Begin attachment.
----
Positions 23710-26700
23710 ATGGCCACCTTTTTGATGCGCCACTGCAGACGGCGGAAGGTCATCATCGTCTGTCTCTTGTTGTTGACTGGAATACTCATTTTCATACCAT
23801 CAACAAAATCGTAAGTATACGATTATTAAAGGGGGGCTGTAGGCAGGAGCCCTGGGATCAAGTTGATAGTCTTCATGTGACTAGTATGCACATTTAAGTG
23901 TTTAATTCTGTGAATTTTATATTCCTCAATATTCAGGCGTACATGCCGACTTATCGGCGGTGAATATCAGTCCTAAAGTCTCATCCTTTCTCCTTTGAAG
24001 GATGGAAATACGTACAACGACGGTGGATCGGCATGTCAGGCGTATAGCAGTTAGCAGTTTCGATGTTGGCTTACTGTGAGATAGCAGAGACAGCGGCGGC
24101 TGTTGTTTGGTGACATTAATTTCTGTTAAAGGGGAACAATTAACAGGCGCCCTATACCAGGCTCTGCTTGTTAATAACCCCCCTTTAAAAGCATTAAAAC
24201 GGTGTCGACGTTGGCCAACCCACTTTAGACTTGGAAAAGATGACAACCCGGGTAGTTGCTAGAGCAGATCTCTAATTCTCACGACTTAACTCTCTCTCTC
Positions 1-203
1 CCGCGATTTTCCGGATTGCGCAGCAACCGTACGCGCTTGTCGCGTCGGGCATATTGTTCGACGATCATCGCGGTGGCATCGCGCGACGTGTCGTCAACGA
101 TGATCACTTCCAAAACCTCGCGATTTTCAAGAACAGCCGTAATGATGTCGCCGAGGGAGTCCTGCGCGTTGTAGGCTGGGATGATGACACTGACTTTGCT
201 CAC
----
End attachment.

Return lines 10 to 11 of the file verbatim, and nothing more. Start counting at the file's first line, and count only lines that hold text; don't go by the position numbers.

101 TGATCACTTCCAAAACCTCGCGATTTTCAAGAACAGCCGTAATGATGTCGCCGAGGGAGTCCTGCGCGTTGTAGGCTGGGATGATGACACTGACTTTGCT
201 CAC